My favourite app on my iPhone is Uber. I love it. All the issues of having to stand around on street corners, waiting for a taxi and flagging down empty cabs as they race by you are easily and conveniently eradicated with a simple few clicks of the app on my phone. No need to worry about having cash on you – or dealing with the frequently not-working credit card machine in the car. Get in, get to where you need to go, get out. And sometimes there are snacks!

I have used Uber around the world and I love that it doesn’t matter if I am in Stockholm, New Orleans, Melbourne or New York, it works the same.

I had the most delightful Uber drivers in New Orleans a few weeks ago, including one who picked me up from a burger place in the middle of nowhere (thanks to Fredrik for always finding the most obscure, out of the way local haunts!) and chatted happily with me for our 10-minute ride back to my hotel. She gave me some terrific tips for the city and asked me about Australia.

Another night, also in New Orleans, we were picked up in a red jeep by a funny and friendly guy called Kevin who, if we had said ‘You know, we’re not done yet; how about we go to another blues bar,’ would mostly likely have joined us. And shouted us beers.

When we got to New York, we collected our bags at JFK and walked out to grab a cab. We settled into the back seat for the hour long trip to our hotel and mindlessly watched the little screen on the back of the driver’s seat. And there, we saw that New York’s iconic yellow cabs had a new app, Arro, which allows passengers to hail a cab and pay for their ride using their smart phone.

This was clearly in response to Uber and the convenience and ease it has afforded users.

Uber is an example of disruption in an industry that previously had absolutely no competitors and was happily providing a rut of a service that users simply had to use. It came about because the system was broken.

Healthcare hasn’t had that disruption. And it needs it, because this system is broken.

One of the most interesting sessions I attended at the ADA was an out of hours event hosted by the innovative team at diaTribe. I know that we can always count on to get us thinking.

The Musings Under the Moon session was billed as a discussion on digital health. But it was much more than just a state of play update.

I sat down with some DOC friends at had a good look who was presenting. There in front of us, all together sharing one stage were absolute leaders in digital health and technology, including the CEO of Bigfoot Biomedical, the President of Medtronic Diabetes, the CEO of Dexcom and an Executive VP at Novo Nordisk. And outside the specifically diabetes space we also had the Chief Health Officer at IBM and the VP and Chief Medical Officer at Qualcomm Life. The panel was expertly moderated by diaTribe’s Adam Brown.

To assemble such a panel is one thing. To have them candidly talking about the what is going on in the digital health space – and being challenged on why it is not moving faster – is another.

Perhaps the most candid and, for my money, the most interesting commentary came from Jeffrey Brewer from Bigfoot Biomedical. A couple of things he said have obviously resonated with many others in our community because they have been shared over and over on social media. Like this:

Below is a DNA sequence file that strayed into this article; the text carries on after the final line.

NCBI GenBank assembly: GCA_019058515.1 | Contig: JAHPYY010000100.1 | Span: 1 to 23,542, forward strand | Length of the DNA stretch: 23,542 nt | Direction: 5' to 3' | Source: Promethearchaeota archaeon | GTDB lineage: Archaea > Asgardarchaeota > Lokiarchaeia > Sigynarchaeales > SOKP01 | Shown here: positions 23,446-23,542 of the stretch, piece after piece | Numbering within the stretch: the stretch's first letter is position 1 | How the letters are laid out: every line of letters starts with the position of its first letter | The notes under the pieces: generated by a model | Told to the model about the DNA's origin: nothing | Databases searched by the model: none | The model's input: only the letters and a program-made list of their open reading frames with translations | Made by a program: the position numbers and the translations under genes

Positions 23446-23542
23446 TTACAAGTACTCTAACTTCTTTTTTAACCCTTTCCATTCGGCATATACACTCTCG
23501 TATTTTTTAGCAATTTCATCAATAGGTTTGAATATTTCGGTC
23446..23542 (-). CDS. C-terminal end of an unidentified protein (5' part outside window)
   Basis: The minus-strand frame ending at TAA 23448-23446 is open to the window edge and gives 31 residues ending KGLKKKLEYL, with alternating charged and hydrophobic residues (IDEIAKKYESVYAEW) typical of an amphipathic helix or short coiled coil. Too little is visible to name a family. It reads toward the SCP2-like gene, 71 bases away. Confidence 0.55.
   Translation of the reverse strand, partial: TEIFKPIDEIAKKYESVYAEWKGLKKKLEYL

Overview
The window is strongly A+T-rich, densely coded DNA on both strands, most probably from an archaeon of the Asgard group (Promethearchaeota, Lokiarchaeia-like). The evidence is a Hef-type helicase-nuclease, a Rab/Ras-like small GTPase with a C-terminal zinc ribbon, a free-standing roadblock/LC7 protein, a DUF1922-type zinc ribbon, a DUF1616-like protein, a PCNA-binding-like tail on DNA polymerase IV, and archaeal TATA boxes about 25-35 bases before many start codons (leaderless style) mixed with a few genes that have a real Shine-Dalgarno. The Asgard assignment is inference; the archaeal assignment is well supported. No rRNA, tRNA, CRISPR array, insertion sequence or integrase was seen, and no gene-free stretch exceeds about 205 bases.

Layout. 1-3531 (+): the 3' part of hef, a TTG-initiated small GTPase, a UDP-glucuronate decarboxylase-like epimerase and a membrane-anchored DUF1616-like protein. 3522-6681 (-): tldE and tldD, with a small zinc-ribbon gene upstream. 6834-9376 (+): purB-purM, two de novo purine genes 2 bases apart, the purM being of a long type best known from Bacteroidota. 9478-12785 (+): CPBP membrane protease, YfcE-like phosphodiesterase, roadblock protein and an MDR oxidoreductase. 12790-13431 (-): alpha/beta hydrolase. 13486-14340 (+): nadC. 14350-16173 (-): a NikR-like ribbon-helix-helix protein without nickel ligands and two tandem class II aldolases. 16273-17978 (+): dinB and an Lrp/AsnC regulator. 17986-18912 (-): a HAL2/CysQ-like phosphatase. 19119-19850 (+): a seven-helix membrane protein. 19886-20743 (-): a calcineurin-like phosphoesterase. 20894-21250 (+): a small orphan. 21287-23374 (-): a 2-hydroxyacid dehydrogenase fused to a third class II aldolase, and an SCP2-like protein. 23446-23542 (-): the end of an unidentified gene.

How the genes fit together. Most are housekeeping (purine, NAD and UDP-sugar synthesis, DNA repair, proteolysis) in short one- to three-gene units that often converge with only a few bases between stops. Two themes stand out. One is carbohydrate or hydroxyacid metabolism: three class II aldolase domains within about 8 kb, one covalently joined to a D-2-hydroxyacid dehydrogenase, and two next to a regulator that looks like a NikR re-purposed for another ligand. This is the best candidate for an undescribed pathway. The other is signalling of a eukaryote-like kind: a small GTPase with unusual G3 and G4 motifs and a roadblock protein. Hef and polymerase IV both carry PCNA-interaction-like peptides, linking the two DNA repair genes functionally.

He is right and it is no wonder his words were met with such overwhelming support from people with diabetes. Brewer is not backwards in coming forwards and this comment also shared not only his, but many in the community’s, frustrations.

 

We have become conditioned to simply accept the status quo when it comes to developments in diabetes technology. We accept that the drivers of not only the developments, but the speed in which they arrive in our hands and attached to our bodies, are the companies whose skin in the game is, for the most part, is return on investment. I get that and, as is the case with any business, it to be expected. I also understand approval bodies and their debilitatingly slow processes.

Except it’s not really okay when the result is that we are not moving as fast as we should be.  Or that we begin to believe that what we do have at our disposal is as good as it gets.

Today, we would never believe the idea of sharpening needles or checking urine is an adequate way to to manage our diabetes. Not when there are other tools available.

And yet, we think that it is perfectly acceptable to use BGL checking four times a day (or six or ten or twenty…) as a way to manage our diabetes. This is old technology that gives a snapshot with no more information – no arrows, no suggestions of where we are going or where we have been. How is that still okay when we have CGM and flash glucose monitoring available that we know provides more information, more data, better ability to make smart management decisions?

We do nothing because we can’t or we simply accept that we use what we have. This doesn’t for a moment take into consideration the trailblazing Open APS users (currently 88 people around the world according to this tweet from Dana Lewis), and movements such as #WeAreNotWaiting.

Healthcare needs disruption. The current situation is not okay; the system is broken and it needs fixing. Because right now, we are being shortchanged. And it’s not good enough.

I have absolutely no connection to Bigfoot Biomedical other than I am very fortunate to be friends with Melissa Lee who works for them. But I did win one of their t-shirts in a competition at ADA and I proudly wore it on the streets of New York!

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